Papillon on 26th of July Street, Mohandiseen (tel: 00 2 02 347 1672), serves superb, moderately priced Lebanese food, while Bodega, also on 26th July Street (tel: 00 2 02 340 6761), does continental cuisine well. If you are returning from a day out at the Pyramids, stop at Restaurant Andrea at 59-60 Canal Marioutieh (tel: 00 2 02 383 1133), which serves good mezzes and full Egyptian meals. Abu el Siid is another recommended Egyptian restaurant.

The Cairo Meridien Hotel has the most established belly-dancing show at its Belle Epoque nightclub (tel: 00 2 02 362 1717) while Oberoi's Golden Pharaoh cruise ship on the Nile (tel: 00 2 02 570 1000) offers evening meals to the accompaniment of belly-dancing.

Where to stay

The Four Seasons at 35 Giza Street (tel: 00 2 02 573 1212), which opened last year, overlooks the Nile and the Botanical and Zoological Gardens (although nuclear test sites look livelier). The rooftop swimming pool is a real treat, and every toxin in your body can be kneaded out at the excellent Spa and Wellness Centre, which even offers a "Nefertiti" facial treatment.

A more economical choice is the Garden City House (tel: 00 2 02 354 4969) with b&b and en-suite bath from about £20 per night. But all levels of accommodation are easily available in the city.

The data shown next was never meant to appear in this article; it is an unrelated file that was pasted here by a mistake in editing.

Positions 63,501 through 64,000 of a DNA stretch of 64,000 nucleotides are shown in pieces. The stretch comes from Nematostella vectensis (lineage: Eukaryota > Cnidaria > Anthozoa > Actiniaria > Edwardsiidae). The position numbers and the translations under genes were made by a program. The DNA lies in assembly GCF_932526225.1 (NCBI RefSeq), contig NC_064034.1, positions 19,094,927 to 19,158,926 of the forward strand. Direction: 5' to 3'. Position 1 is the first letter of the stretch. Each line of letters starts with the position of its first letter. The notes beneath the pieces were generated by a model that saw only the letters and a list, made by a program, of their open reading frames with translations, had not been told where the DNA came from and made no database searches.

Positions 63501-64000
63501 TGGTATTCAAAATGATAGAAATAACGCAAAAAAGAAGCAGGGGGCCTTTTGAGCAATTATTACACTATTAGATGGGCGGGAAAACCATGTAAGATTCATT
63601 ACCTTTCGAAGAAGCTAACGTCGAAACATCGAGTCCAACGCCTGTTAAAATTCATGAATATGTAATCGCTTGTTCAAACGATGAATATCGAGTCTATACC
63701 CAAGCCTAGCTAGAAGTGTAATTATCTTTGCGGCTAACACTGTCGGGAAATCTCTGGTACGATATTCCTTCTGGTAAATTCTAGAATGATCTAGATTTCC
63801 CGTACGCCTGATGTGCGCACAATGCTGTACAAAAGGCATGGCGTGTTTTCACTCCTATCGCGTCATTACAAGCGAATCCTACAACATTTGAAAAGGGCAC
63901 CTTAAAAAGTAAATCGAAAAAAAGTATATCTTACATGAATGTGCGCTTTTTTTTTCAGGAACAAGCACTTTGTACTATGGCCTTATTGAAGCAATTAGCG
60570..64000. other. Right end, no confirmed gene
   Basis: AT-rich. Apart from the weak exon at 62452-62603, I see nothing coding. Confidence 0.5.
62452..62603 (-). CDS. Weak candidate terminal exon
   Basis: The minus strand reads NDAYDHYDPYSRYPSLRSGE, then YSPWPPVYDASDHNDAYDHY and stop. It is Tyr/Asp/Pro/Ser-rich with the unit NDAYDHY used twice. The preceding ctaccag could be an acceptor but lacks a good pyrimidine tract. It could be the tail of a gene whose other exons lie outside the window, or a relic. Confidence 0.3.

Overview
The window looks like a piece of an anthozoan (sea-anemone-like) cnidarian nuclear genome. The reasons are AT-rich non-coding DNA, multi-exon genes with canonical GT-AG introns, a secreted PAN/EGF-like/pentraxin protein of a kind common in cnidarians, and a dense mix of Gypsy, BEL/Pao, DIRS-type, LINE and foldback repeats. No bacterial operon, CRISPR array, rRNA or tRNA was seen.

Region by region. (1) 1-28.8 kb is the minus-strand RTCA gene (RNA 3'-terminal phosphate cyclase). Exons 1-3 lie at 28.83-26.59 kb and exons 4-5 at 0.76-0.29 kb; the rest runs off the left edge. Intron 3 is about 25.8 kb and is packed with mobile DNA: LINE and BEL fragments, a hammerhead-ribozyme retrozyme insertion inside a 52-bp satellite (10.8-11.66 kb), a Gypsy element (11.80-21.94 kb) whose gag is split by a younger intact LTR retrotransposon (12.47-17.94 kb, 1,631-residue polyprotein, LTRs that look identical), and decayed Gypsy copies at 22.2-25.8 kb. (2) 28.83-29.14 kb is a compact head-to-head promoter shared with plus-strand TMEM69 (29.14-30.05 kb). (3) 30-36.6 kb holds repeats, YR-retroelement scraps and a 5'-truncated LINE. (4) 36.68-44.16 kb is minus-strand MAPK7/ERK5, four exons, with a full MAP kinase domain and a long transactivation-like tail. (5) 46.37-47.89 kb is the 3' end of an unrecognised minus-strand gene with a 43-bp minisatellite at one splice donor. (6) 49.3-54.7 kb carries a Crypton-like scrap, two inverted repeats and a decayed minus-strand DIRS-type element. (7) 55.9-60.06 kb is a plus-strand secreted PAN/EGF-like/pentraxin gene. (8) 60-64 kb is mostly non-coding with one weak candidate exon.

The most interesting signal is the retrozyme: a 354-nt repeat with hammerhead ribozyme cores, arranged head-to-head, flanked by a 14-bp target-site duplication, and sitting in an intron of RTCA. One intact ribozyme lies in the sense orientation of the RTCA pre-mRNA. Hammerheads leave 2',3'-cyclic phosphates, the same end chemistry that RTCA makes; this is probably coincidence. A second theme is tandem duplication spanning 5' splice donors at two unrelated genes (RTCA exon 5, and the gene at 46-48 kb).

What to buy

Khan al-Khalili bazaar is a sort of seventh heaven for lovers of kitsch souvenirs and ornaments: inlaid mother-of-pearl boxes are a speciality, as are stuffed camels, onyx cats, alabaster pyramids and painted papyrus. Resist it all, or at least haggle the price down to a fraction of the inflated asking price.

Instead, seek out the Spice Market deep in Khan al-Khalili's maze of ever-decreasing alleys. You'll know you are getting close when you see huge sacks of dried chilli peppers - and then suddenly you will be immersed in a shadowy world of intense aromas and hessian sacks of curious bits and bobs. Saffron is a genuine bargain (ask for the deep red variety, which is much finer than the golden stuff displayed at the front of the stall) and try not to confuse myrrh with frankincense. The exchange rate is currently about £1 to E£5.

Getting about

It is a good idea to hire a guide for at least one day - someone such as Bassam El Shammaa (tel: 00 2 02 417 5334), part-time lecturer, guide and Egyptologist. Aside from the trip to Pyramids, taxis are convenient and cheap as long as a price is pre-agreed, since meters are rarely used.

Getting there

British Airways (tel: 0845 7733377; net: www.britishairways.com) has direct flights to Cairo from Heathrow once a day. Return flights during March cost from £309.

Further information

The Egyptian State Tourist Board is in Piccadilly, London (tel: 020-7493 5283) or log on to the Foreign Office website for the latest travel advice (net: www.fco.gov.uk/travel).